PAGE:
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Canada Dashboard Digest | Notes from the IAPP Canada Managing Director, Sept. 28, 2018 Related reading: Takeaways from record COPPA settlement

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The Federal Privacy Commissioner of Canada released his annual report yesterday. He took the occasion to land a few punches on the issue of privacy law reform in Canada. Now, to be clear, I haven’t gone back to check every single instance of each annual report, but I think it’s safe to say that every annual report for about the last 12 to 15 years has also been used as a launchpad for the commissioner to urge government action.

Maybe this time will be different. When you read the words Daniel Therrien chose to use, you can’t help but feel that he is frustrated by the government’s response to date. He says things like, “Progress from government has been slow to nonexistent,” and, “Canadians cannot afford to wait several years until known deficiencies in privacy laws are fixed.” In several spots, he highlights government’s slow and weak response to his, and Parliament’s, calls for reform.

The commissioner’s message may be old news in some respects, but his voice on this seems to be getting louder. And, in fact, it may have widespread support among people you might not have considered at first blush. For example, the Business Council of Canada released a report earlier this week stating that privacy protection was a necessary principle in order to build a “responsible and innovative data economy.” The Business Council of Canada is a nonprofit, nonpartisan organization comprising the chief executives of Canada’s leading enterprises, representing companies from every region and sector of the economy.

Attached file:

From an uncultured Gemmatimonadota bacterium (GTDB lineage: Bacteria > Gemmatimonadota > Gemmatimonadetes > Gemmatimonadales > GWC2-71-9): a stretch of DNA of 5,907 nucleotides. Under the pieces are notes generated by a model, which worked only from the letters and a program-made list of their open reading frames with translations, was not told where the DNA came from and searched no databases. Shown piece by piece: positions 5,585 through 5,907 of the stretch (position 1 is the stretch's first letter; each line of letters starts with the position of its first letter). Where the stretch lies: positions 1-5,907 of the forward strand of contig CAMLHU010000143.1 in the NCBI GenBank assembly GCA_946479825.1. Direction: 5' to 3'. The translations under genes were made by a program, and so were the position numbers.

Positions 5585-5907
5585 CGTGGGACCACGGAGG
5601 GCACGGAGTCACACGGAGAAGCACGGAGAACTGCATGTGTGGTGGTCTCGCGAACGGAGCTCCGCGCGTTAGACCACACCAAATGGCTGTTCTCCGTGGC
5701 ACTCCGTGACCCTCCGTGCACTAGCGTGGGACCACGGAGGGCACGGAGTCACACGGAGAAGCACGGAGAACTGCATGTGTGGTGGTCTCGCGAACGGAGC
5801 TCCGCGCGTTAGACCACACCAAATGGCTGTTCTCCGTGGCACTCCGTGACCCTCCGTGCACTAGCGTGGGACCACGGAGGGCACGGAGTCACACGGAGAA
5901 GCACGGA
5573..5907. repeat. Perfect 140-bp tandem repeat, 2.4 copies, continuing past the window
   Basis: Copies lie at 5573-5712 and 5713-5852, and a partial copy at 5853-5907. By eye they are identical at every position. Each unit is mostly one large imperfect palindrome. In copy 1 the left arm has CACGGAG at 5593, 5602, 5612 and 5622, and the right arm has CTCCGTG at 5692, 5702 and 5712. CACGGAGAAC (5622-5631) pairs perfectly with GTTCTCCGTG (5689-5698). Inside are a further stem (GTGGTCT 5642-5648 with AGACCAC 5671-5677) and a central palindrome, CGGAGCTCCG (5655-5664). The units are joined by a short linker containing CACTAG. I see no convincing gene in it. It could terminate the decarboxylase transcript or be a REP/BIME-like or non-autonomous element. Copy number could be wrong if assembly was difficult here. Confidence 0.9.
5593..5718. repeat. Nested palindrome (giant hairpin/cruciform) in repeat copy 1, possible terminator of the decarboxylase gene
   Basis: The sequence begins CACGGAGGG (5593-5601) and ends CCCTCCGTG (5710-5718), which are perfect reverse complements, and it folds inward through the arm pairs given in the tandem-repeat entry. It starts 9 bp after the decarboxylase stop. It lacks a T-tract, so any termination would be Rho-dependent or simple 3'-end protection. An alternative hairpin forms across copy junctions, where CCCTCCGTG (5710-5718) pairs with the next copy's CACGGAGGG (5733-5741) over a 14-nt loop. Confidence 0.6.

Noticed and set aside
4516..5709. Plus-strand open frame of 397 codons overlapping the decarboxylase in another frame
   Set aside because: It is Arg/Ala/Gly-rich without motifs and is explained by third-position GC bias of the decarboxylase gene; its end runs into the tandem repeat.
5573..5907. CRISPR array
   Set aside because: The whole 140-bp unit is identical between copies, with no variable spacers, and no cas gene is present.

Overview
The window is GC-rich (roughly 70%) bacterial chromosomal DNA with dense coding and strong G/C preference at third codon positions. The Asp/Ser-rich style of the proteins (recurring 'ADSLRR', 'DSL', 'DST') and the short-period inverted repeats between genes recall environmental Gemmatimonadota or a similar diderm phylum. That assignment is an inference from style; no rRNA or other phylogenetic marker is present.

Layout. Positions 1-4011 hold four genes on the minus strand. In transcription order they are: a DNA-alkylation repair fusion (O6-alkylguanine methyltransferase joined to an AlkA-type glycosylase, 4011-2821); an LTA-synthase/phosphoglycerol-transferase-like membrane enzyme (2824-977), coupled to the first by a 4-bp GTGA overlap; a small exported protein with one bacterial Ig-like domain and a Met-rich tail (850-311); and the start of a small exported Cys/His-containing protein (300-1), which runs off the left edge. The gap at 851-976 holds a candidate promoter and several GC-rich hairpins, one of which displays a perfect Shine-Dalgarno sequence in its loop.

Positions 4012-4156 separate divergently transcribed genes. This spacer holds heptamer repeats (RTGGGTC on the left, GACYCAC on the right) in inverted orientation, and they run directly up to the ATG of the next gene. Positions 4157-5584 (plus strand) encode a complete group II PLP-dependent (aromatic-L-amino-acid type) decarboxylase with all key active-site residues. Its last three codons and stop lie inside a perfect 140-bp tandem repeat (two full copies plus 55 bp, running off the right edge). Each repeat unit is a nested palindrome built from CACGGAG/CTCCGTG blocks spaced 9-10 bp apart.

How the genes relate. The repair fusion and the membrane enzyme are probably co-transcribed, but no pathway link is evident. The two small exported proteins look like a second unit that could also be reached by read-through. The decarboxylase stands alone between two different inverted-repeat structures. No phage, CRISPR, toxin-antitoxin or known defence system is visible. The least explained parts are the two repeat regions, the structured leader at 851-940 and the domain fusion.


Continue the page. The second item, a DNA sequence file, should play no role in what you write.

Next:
In my University of Ottawa Law School class this week, we wrapped up our discussion about the Privacy Act. During our discussions, the students were quick to understand some of the deficiencies in that law. One student raised a good question: Why has no federal government, in all this time, taken the opportunity to fix those parts that are broken considering we are so entrenched in the new digital world?

I didn’t have a good answer, and I suspect Commissioner Therrien is hoping that question isn’t asked yet again next year. Have a great weekend.

1 Comment

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  • comment Robert Gilbert • Sep 28, 2018
    In response to your law student's question about why successive Canadian governments have not updated this 35 year old privacy law, I'd say it's because all of Canada's political parties use big data analytics to identify voters, and none of them want this activity curtailed by any possible legislative reforms. The UK's ICO made note of this in their excellent report "Democracy Disrupted" (p. 9).